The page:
Gastric cancer (GC) is one of the most common malignant tumors of the digestive system, and its prognosis remains poor because most tumors were detected in late stages and the 5-year survival is less than 5%. The Cancer Genome Atlas (TCGA) study found that 70% of all GCs have mutations that can be targeted with existing drugs, yet only four molecularly-guided therapies have been approved. GCs have strong disparities in incidence, mortality and survival that disproportionately affect different populations of color. No large-scale cancer genomic research has been carried out in U.S. minority populations. GC molecular data from U.S. minority residents is crucial to improve outcomes, as genomic phenotypes have been associated with differential prognosis and response to treatments. To our knowledge, minority patient-derived models have not been used to test GC therapies. In this study, several organoids lines from minority patients were established and used as an in vitro platform for screening effective therapies. After genomic data analyses, six minority patient-derived organoids with or without cell cycle regulator or PI3K/AKT/mTOR pathway gene alterations were tested for responses to first-line therapies, targeted drugs and combination treatments. Among the 24 PDX models established, the efficacy study of PDX model PDX015 which has amplifications of CDK and AKT genes showed the targeting therapy (a CDKi) can effectively prolong overall survival of mice bearing xenograft treated with the CDKi (60 days), compared with those mice in control group (22 days). In addition, an AKT inhibitor was found significantly inhibited tumor growth in CDKi-resistant mice treated with the CDKi/AKTi combination. In conclusion, investigating the efficacy of targeted therapies in these U.S. minorities will empower precision medicine applications in GC patients and improve GC treatment outcomes. Minority-patient derived tumor models have great potential in preclinical studies of chemotherapies and targeted therapies to address gastric cancer disparities.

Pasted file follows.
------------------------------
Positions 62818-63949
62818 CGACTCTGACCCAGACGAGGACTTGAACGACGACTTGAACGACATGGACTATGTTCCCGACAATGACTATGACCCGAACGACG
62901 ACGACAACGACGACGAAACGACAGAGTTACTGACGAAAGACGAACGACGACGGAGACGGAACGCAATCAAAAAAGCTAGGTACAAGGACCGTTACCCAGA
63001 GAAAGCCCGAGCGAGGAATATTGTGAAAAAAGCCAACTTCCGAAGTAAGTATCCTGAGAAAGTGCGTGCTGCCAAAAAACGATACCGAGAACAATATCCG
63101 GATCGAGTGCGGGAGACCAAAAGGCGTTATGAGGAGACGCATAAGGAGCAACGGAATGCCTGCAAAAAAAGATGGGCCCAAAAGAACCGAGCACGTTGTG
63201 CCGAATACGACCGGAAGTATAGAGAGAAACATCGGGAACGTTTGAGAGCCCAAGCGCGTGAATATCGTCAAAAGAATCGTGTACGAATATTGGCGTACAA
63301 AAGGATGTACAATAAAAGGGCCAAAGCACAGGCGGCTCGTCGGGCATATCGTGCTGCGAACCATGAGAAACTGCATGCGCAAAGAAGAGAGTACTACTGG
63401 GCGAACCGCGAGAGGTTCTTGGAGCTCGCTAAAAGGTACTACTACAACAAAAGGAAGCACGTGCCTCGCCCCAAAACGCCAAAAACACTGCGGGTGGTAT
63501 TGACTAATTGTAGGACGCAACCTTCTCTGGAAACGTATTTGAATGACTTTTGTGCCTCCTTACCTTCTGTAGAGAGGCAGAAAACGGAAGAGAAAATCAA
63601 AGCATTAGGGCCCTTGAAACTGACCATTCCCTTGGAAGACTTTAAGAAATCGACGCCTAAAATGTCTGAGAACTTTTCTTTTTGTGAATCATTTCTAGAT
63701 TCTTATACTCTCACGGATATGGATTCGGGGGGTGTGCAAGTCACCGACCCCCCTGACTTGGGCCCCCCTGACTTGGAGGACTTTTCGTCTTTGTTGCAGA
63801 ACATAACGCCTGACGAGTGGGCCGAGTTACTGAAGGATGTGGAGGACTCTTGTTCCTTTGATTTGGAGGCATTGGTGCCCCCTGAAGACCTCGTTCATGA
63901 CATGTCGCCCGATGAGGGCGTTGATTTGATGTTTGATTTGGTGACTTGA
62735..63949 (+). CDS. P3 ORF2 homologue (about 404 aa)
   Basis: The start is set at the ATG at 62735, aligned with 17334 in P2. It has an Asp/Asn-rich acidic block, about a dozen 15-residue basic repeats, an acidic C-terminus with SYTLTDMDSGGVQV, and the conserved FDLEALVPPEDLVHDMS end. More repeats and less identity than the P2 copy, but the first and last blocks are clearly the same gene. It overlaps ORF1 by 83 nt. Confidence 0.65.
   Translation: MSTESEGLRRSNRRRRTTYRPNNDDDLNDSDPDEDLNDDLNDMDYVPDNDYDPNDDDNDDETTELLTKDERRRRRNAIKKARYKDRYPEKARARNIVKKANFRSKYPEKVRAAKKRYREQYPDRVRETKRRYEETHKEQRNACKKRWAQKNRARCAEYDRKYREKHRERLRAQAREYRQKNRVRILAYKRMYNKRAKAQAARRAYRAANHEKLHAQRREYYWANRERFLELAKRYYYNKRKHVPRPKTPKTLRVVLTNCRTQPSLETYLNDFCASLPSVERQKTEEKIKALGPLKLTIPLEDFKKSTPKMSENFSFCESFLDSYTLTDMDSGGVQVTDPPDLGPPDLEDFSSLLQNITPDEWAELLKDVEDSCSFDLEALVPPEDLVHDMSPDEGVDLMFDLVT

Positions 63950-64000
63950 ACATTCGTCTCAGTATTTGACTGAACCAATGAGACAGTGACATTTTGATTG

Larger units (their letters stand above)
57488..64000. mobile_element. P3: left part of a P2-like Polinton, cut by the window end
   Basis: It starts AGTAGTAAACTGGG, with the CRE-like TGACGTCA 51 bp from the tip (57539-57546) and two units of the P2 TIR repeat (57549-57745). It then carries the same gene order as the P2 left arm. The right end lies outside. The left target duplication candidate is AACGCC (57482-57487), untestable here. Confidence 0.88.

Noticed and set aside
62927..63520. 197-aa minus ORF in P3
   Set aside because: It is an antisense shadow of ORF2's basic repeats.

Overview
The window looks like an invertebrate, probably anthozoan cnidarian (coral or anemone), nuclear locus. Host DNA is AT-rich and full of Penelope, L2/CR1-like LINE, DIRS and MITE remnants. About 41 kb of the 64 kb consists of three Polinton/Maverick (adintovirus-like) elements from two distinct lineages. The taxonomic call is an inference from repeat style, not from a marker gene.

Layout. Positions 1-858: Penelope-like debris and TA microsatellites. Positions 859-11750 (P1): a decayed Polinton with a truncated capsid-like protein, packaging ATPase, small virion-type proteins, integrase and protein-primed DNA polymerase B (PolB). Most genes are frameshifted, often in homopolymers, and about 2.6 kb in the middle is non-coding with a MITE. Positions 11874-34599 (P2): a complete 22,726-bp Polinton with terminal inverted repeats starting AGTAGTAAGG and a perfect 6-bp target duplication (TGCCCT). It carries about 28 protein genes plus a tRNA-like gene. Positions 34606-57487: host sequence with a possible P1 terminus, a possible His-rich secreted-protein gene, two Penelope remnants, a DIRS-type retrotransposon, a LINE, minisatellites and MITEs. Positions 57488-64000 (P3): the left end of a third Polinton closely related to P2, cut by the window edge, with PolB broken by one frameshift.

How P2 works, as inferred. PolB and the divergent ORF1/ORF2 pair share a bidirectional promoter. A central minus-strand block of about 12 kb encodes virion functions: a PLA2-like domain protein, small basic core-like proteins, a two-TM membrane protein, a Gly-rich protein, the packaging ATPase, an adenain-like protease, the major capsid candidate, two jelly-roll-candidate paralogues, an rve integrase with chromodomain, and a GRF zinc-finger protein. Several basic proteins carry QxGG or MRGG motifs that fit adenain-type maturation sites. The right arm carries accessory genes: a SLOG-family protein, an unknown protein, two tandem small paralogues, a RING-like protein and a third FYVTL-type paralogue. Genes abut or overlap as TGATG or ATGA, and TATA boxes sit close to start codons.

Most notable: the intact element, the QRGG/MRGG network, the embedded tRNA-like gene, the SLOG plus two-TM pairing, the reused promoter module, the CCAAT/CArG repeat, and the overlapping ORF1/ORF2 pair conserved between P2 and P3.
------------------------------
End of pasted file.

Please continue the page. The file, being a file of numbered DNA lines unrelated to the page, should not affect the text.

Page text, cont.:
Citation Format: Hongyong Zhang, Ana Patricia Estrada-Florez, Paul Lott, Ted William Toal, Alexa Morales-Arana, Alma Poceros-Coba, UCaMP Consortium, Ai-Hong Ma, Nicole Britney Halmai, Luis Carvajal-Carmona. Preclinical studies of chemotherapies and targeted therapies to address gastric cancer disparities [abstract]. In: Proceedings of the American Association for Cancer Research Annual Meeting 2022; 2022 Apr 8-13. Philadelphia (PA): AACR; Cancer Res 2022;82(12_Suppl):Abstract nr 3108.